Space Hockey Cadet

Space Hockey Cadet

“You see, I had this spacesuit.”
—Robert Heinlein, Have Space Suit—
Will Travel

What’s armless, legless and faster than the speed of light? A Hyperspace Hockey Star, of course—just ask Maurice Flambeaux. Star of stage, screen and Space Age Hockey.

Armless, legless but far from clueless—Flambeaux was one of the new breed of Space Age Hockey Stars way up there in orbit over the planet Earth.

His team the Toronto Toros of the now-defunct World Hockey Association had gone far beyond the old Maple Leaf Garden Toronto ice rink way back when. Now they were the interplanetary Free Fall Killers—the leaders of the new Space Hockey League.

Flambeaux smoked his Orbit cigarette—enjoying its spiked hallucinogenic side effects, as he got a massage in the space station gym. He was recuperating from the last hyperspace game.

“Jeez, I’m getting too old for this,” Flambeaux said to himself.

Even though Flambeaux was only eighteen—he still felt like he was a million years old. A million Canadian dollars couldn’t make up for the fact that he was burned-out, used up and ready to be traded by the syndicate for the funny farm and early retirement from the ruthless game.

His usefulness to the SHL lasted only a couple of years—after that it was bye-bye off to the trash-heap of old has-been space age hockey players playing part-time for the minor leagues out by the rings of Saturn for the Titan mob. What else was there to do for a retired space hockey star like Maurice Flambeaux to do?

Have spacesuit—will travel? Have hockey stick—will play space hockey? Maurice laughed to himself. Wasn’t that one of the in-house jokes by all those Heinlein space opera queens?
Flambeaux shuddered to think what he gave up—to be a space age death-defying hockey player. He wished now he’d stayed Earthside—being a juvie sci-fi cowboy kid lost in the alt.welt little world of adolescent angst and bored Earthboy ennui.

But you know how desperate young males can get for action—they’d give an arm and a leg to get into orbit and be a Skyway Hockey Star. Which is what Maurice did—to get his way, to get his wish, to join the ranks of Space Hockey League.

The name of the game was to end up with a space age sleek physique and a hockey puck lozenge body without any arms and legs. That was one of the sacrifices he’d make—on the Toronto operating table before joining the Skyway Sports Division.

Organ transplants and deep freeze storage was nothing new in 2050—he’d get them all back again soon enough. Either that or he’d let some poor unlucky Earthside stiff on the donor’s list get them as gifts to be human again after losing theirs back in the post-lyptic days of the NAU klone wars.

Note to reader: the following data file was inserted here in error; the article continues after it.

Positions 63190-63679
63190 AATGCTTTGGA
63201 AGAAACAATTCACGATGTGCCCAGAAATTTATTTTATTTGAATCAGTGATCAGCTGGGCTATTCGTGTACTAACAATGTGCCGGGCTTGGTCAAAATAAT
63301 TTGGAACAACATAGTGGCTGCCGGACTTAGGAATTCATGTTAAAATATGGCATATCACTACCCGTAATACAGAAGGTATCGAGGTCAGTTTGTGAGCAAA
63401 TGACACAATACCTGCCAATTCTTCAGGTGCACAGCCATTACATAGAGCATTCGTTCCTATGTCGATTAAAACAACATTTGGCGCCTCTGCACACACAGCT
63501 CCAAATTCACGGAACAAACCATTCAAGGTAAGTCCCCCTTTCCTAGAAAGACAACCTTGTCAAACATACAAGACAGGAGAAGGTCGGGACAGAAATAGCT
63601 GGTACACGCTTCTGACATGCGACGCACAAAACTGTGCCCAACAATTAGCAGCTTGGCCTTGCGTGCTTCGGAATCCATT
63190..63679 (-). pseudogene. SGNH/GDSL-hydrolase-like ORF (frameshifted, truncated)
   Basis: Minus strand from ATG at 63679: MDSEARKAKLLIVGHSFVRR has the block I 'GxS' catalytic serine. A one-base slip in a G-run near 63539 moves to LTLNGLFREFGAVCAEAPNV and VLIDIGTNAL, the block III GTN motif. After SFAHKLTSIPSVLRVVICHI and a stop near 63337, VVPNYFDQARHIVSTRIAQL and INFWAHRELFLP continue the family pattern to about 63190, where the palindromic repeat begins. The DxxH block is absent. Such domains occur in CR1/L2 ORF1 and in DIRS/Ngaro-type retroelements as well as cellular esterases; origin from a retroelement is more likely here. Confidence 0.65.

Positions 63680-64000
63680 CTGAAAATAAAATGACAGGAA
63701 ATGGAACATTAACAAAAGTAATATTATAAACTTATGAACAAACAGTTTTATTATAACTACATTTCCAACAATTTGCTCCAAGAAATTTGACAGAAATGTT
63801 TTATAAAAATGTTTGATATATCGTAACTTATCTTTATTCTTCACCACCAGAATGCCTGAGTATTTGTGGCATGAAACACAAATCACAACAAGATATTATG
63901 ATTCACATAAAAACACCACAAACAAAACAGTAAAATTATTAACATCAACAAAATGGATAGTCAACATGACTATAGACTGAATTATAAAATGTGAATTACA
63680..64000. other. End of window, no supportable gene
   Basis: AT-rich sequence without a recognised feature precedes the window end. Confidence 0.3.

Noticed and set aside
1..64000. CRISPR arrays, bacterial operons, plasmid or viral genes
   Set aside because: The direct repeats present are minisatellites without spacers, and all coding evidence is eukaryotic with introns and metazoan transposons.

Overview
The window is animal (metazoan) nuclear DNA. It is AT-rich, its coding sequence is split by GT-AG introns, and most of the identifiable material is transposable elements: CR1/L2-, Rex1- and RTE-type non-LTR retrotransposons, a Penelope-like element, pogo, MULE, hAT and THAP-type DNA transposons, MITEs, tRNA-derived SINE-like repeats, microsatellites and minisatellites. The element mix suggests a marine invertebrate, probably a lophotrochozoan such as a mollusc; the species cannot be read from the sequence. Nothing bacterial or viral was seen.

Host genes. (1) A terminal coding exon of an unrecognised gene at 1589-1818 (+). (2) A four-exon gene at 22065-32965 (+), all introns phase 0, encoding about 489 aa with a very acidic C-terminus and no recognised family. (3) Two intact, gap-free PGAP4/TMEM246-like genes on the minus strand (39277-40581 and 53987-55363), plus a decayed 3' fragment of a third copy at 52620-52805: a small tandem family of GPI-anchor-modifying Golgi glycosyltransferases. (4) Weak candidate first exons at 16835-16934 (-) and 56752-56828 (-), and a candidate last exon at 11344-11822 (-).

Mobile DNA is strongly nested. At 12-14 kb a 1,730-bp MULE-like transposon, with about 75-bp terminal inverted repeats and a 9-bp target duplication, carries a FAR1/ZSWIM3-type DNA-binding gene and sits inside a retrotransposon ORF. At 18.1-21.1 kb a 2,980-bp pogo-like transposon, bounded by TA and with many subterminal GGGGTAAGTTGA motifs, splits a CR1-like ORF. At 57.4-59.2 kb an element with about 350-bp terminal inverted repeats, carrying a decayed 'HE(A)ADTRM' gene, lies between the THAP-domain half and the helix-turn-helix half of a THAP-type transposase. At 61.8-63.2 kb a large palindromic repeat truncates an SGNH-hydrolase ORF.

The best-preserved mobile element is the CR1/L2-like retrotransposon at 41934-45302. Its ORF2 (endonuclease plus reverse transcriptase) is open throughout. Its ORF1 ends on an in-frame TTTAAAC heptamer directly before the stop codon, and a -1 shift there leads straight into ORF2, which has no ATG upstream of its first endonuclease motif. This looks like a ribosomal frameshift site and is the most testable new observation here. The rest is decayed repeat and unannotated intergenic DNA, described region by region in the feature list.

The North American Union post-apocalyptic living dead still existed in the mutant wards down there. Flambeaux’s arms and legs were helping somebody to exist as best they could. If he ever wanted them back—all they had to do was pop the Velcro connection and snap them back on. But he doubted he’d ever go Earthside again—too many bad memories and old girlfriends.

The mutant masseur was getting a little too touchy-feely, Maurice thought to himself. But still it felt good to have his arm stumps and leg phantom pains massaged and oiled by a loving queer professional masseuse.

Up in orbit all the space sports doctors and nurses were pretty much all cold and crummy—but the fag masseurs were always more than willing to do what it took to make a guy feel like a million bucks. Being a quad wasn’t easy—especially when you’re young and all that young male libido is still kicking around. Somebody’s got to do it though, he smiled to himself.

Flambeaux kept his eyes closed and let the queer fingers of the mutant masseuse do the walking and talking. Maurice wasn’t the vain type in love with himself anyway—have spacesuit will play hockey wasn’t much of a romantic gig anyway.

The mirror in the ceiling wasn’t turned on—what he’d see wouldn’t be pretty anyway. Basically he was an armless legless muscular athletic torso—the kind that fits tightly into a space hockey spacesuit. When he was wearing it—he looked streamlined like a sleek lozenge of life and death metallic smoothness.

His automatic wrap-around bullet helmet snapped down over him transforming him into a no-nonsense killer hockey player ready to score for his team. Razor-blade fins and electroglide wings made him faster than any android Andromeda from the other leagues.

Some guys got blue and moody—homesick for what they’d given up surgically to be a space hockey star. For them there were the genetically-engineered Velcro-limbs to snap on and off when they wanted to party or dance with the satellite girls. It gave them a feeling of being human again—to please all the girls in orbit who wanted a man all in one piece. Maurice shrugged—who cared? He didn’t’ feel sad about anything—he’d always wanted to be a hockey star. Now he was one...

He still had his hockey stick between his legs—that was the main thing that counted. It felt good—the afro-dizzy pubes and twelve-inch tool that was a key to his trade. The mutant masseurs loved it—their 12-fingered hands undoing the knots out and soothing the bruises from his last killer game against the Vancouver Vandals of the Void.

“Deeper,” he told the mutant masseur kid, feeling his abs coil and uncoil like a cobra coming out of its basket.

No comments: